Scatter Come Together
by Priscilla Rall
The motto for the 190th Field Artillery Long Tom Battalion (FAB) refers to its cavalry history going back to the Civil War. It reflects the cavalry tactics for a hard fought battle. But instead of horses, the 190th FAB used modern artillery pieces. A member of battalion’s headquarters group was a farm boy from near Sabillasville. Walter Leon Harbaugh was born on December 29, 1916, on the small farm in the home of Murry and Minnie Brown Harbaugh. The local area is named for his family, Harbaugh Valley. Walter had a large family, one of five children, and there were many chores to do each day. The family butchered hogs and then smoked the meat. Walter remembered they used sassafras and hickory chips for the fire. For two straight days, they had to make sure the fire did not break out into flames or “blaze up.” They also had two cows to milk, and had to cut wood for the cookstove and heat. They would use a cross-cut saw and then drag the log with horses to the mill. By age eight, Walter was using horses to plow. Thankfully, Maude and Colonel were gentle giants. At first, Walter went to a one-room school on Quirock Road and then to the school in Sabillasville. By his early teens, the Great Depression was in full swing. He left school at age 15 to work in construction and help the family.
But, soon, war loomed over the world, and Walter was drafted in June 1941. He was to serve one year. But after six months, war came to the United States, and he was in for the duration.
Walter trained at Fort Sill and then for 13 weeks at Fort Shelby in Mississippi. Finally, he set sail on the Queen Elizabeth as it zig-zagged across the Atlantic to avoid German subs. In seven days, they landed in Glasgow and soon crossed the Irish Sea in old cattle boats. He continued his training in mechanics, as the company had 6x6s, weapons carriers, prime movers, and jeeps. His unit was part of the 1st Army V Corps and was, by its nature, extremely mobile so that it could support the troops wherever they happened to be. While in Scotland, he managed to visit Belfast, but because of the black-out, he “couldn’t even find a pub.”
Walter was chosen to complete commando training taught by British soldiers who had recently been in North Africa. He was impressed by the British soldiers and got along well with them. With their stiff upper lip, they didn’t let anything bother them. In training, they used live ammunition, and one lieutenant was accidently shot in the ankle, but it could have been worse! For one of their exercises, they were taken outside at night and given just a map and a flashlight and had to find their way back to the base. They regularly made 25-mile marches, but that didn’t bother this tough farm boy. Back with his unit, they practiced beach landings after waterproofing their vehicles. They’d go out at about at 2:00 a.m. with a stove pipe extending from the exhaust pipe to keep the water out. Another time, they were left in the moors, but were not told the 110th Airborne was also there trying to “ambush” them. At the end, if you had a chalk “X” on your back, the troopers had gotten to you!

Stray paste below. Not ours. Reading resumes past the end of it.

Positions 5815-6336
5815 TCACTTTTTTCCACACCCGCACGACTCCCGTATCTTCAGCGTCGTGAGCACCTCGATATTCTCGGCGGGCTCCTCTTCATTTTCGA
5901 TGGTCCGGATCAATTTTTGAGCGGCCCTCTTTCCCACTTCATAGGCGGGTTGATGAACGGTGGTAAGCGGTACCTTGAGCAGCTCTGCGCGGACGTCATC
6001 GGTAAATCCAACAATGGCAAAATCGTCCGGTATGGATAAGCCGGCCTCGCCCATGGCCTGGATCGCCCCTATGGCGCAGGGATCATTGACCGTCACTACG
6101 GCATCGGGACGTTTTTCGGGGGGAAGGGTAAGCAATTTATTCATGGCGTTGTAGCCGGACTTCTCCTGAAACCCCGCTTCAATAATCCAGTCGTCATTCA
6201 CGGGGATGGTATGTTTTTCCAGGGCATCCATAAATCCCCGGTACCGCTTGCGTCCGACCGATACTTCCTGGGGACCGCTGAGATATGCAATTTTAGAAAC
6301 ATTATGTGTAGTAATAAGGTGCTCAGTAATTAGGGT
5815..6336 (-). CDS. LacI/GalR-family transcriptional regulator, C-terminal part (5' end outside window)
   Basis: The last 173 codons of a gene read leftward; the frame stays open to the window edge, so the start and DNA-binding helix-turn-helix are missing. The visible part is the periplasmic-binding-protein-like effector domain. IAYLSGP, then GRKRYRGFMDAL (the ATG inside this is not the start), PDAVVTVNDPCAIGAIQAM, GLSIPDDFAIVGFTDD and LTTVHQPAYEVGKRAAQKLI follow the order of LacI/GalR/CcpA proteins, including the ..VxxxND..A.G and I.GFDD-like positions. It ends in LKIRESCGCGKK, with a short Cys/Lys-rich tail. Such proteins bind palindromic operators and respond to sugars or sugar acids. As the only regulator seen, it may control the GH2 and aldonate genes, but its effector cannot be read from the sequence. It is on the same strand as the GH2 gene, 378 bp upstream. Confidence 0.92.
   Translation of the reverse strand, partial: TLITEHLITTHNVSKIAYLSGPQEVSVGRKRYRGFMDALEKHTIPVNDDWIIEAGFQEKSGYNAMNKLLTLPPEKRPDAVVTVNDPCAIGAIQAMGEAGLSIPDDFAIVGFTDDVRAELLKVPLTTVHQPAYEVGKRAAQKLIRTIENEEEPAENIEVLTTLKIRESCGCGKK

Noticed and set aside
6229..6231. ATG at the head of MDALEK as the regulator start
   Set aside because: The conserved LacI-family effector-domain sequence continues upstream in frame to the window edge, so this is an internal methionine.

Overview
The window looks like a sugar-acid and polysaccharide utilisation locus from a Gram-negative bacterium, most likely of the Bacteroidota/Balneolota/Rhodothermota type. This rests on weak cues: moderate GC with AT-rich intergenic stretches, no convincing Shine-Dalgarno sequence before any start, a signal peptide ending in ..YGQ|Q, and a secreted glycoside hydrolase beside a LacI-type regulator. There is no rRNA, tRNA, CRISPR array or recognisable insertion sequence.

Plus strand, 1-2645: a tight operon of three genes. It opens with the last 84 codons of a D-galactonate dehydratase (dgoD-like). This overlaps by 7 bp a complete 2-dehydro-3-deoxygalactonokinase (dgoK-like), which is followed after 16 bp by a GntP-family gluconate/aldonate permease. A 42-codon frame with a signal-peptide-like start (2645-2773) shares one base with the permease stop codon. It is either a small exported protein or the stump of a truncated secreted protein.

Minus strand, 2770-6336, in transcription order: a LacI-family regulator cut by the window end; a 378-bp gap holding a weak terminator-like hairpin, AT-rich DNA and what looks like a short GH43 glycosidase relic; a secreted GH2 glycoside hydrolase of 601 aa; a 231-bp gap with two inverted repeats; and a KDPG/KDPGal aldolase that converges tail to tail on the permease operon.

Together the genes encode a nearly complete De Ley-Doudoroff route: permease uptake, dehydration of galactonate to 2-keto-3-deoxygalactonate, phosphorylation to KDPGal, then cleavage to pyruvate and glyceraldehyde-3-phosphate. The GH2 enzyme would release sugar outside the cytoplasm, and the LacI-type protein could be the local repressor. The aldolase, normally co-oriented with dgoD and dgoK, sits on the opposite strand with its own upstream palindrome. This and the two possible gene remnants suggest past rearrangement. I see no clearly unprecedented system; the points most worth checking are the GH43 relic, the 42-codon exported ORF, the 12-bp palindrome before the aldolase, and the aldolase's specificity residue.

Finally, it was D-Day. Walter and his battalion were in a staging area and soon loaded in boats to cross the choppy channel. The 190th FAB landed on D-plus 2 at Omaha Beach. By 9:00 a.m., Battery A was firing at the enemy. Harbaugh was with the Group Headquarters Battalion and was soon fighting through the hedgerow country. The 190th supported the 29th Division in Normandy until St. Lo. There, Walter went to a hillside and looked down on the devastated city; he could see only a few church steeples sticking out from the ruins. They then fought their way across France, assisting in the Falaise Pocket. Then they stopped just for a day to participate in the victory parade through Paris. Then, through Aachen, where they faced heavy enemy resistance. Later, at St. Vith, there were three men in one foxhole. A shell hit the foxhole dead-on and killed the man in the middle, but left the ones on each side unharmed. In November, they spent 25 days giving support to the units caught up in the hellish battle in the Hurtgen Forest. In Walter’s words, “your life wasn’t worth a plugged nickel.” After that, the 190th was called on to help out in the Battle of the Bulge. As the Army crossed into Germany, the 190th found themselves at the Remagan Bridge. By this time, Harbaugh had enough points for a 45-day furlough. Fortunately, while he was in the good old USA, the war ended.
After taking a little time off to decompress from the war, Walter went back to working construction. Some of you may know of the Rocky Ridge Brick plant. Well, he was the foreman for that huge job.
Walter met Molly Emma Gates at a dance, and they were married soon after. They had six children. Son Leon was in the Vietnam War, and son Lamont served in the National Guard—a family that certainly served our country well and faithfully.
Walter Harbaugh died on December 30, 2017, at the age of 101. The last time I saw him, less than a year before his passing, he refused to let me get a ladder, and he picked the apples he wanted to give me himself! Rest in Peace, dear friend.
Courtesy Photos of Walter Leon Harbaugh